BL I ended up flying to Vancouver. Played the next afternoon. My parents took the craziest route to get there: Flew from Winnipeg, through Minneapolis, Seattle, drove out to Vancouver, they cut the line at the border, they missed warmups. I played junior just down the road, so the second phone call I made was to my billets. I hadn’t seen them in a while, so they made the trip up. Scoring my first goal was pretty cool on Hockey Night in Canada.

You picked it out of the air and batted it in. Did you play baseball as a kid?
BL It was just lucky. If you ask Rich Clune — he had an assist on it—he’ll tell you he set me up for a backdoor tap in. Really, he shot it off a defenceman’s back. [Laughs.]

Your parents had a great reaction in the stands.
BL They had a lot of TV time. People bugged me about it, said, “Your mom was a bigger star than you were.” It was great having them there, and my parents’ reaction, that’s what it’s all about. It’s been a long time coming.

How much have you two improved since last season?
KK Last year was a bit of a rollercoaster for me. I’d like to keep this season a little more steady and consistent. I was sick at the beginning of the year and then I had some injuries. Then I didn’t play that well. Then I went to world juniors and I got a little confidence from there.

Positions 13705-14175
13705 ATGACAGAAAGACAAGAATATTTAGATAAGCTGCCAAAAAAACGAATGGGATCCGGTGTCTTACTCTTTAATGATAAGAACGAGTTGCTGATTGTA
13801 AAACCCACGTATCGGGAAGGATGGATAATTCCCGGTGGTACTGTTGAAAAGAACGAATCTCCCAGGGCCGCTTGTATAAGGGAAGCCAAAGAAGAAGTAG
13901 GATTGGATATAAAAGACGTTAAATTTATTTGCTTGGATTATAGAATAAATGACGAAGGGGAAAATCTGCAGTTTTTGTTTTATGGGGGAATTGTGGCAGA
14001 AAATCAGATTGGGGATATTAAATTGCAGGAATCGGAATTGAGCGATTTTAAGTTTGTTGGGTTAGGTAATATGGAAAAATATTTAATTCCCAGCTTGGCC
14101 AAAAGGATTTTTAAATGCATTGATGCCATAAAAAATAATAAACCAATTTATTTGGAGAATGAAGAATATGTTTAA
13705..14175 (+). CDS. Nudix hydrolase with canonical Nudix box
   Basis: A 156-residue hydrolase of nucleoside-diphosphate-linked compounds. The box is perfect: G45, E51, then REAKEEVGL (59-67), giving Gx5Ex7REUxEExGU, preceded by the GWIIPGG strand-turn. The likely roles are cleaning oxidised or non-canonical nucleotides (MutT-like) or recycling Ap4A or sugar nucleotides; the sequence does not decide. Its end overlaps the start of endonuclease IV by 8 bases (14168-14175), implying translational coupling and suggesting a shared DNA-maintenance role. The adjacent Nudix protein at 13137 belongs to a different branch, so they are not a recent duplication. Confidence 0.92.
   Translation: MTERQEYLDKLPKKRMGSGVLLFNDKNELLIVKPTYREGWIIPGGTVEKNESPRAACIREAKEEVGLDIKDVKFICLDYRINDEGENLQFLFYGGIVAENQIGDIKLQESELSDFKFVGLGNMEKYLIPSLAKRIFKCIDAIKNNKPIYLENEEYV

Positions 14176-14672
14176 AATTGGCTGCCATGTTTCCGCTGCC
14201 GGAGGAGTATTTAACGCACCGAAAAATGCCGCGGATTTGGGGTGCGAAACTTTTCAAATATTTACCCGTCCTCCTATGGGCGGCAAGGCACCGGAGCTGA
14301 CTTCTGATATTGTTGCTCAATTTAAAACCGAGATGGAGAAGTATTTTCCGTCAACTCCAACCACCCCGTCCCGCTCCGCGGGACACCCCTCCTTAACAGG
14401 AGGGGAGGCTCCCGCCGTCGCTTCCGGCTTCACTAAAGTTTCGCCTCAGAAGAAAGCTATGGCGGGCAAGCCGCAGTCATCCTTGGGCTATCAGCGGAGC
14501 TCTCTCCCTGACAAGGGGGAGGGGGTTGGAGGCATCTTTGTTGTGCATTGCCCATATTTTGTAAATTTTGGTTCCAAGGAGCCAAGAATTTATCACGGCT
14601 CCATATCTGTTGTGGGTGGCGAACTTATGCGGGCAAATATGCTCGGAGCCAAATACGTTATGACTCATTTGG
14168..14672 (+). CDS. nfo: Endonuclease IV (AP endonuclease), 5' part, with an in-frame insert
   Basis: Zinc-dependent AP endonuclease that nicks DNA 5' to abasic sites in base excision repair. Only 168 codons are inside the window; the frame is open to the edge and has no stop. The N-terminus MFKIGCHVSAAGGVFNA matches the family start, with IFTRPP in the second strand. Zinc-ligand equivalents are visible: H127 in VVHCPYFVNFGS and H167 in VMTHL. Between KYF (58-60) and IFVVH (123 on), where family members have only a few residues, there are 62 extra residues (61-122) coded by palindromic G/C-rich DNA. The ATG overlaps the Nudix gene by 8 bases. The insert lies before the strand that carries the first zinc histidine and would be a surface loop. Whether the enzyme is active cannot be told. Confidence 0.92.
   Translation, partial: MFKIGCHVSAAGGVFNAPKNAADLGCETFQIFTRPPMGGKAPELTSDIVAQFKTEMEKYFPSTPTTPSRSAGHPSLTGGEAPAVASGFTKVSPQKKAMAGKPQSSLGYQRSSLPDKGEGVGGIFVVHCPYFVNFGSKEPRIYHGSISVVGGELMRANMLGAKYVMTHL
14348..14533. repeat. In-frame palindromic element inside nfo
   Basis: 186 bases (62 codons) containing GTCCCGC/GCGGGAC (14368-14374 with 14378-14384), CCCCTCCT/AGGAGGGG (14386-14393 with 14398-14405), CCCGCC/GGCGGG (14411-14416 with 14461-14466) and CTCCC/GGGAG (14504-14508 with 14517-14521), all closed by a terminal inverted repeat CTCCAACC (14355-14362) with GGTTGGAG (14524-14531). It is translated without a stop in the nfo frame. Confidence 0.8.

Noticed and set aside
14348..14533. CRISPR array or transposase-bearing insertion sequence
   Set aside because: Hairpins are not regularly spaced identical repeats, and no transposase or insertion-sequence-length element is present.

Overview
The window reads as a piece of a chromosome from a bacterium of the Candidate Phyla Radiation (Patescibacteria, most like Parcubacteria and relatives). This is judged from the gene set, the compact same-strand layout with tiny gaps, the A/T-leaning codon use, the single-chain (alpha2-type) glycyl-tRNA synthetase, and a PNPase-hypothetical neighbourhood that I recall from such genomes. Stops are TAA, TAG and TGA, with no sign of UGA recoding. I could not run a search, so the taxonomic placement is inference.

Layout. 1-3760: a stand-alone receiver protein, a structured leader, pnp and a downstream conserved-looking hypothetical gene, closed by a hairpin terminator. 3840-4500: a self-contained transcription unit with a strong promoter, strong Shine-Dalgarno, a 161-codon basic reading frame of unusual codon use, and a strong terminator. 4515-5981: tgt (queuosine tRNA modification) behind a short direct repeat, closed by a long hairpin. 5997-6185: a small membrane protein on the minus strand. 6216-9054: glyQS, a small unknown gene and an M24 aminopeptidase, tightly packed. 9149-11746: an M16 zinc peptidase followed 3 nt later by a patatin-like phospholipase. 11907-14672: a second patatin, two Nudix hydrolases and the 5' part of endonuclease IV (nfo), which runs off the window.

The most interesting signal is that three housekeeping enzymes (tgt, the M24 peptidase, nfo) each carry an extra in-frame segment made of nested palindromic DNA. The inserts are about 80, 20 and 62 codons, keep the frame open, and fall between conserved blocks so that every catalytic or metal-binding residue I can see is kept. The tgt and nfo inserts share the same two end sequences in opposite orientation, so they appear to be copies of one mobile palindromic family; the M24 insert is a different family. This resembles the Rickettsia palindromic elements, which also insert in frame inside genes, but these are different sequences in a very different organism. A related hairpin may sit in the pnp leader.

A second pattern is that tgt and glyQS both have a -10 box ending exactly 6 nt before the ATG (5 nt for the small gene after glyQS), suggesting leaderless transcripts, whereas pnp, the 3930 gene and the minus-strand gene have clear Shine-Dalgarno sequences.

Just a little? [Kapanen scored the winner for Finland in overtime in the gold medal game].
KK Yeah, a little. [Laughs.]

Did life change after that goal?
KK Oh yeah, you should’ve seen my DMs. No, obviously it’s a big goal and you get recognition for it. My social media exploded, my Instagram.

That’s what it’s all about.
KK That’s why we play hockey
BL That’s your street cred.
KK But that’s in the past and this year, Finland…

I wasn’t going to bring that up. [Finland finished the tournament 1-4, and had to play a relegation game, which the team won.]
KK Yeah, let’s skip that.
BL Here’s Rich Clune. Hey, what are our best chirps?
Clune I can’t say that on tape. My stuff’s not for free.

Photo Credits

Photo Illustration by Drew Lesiuczok; Getty (2); Chris Young/CP; Ben Nelms/CP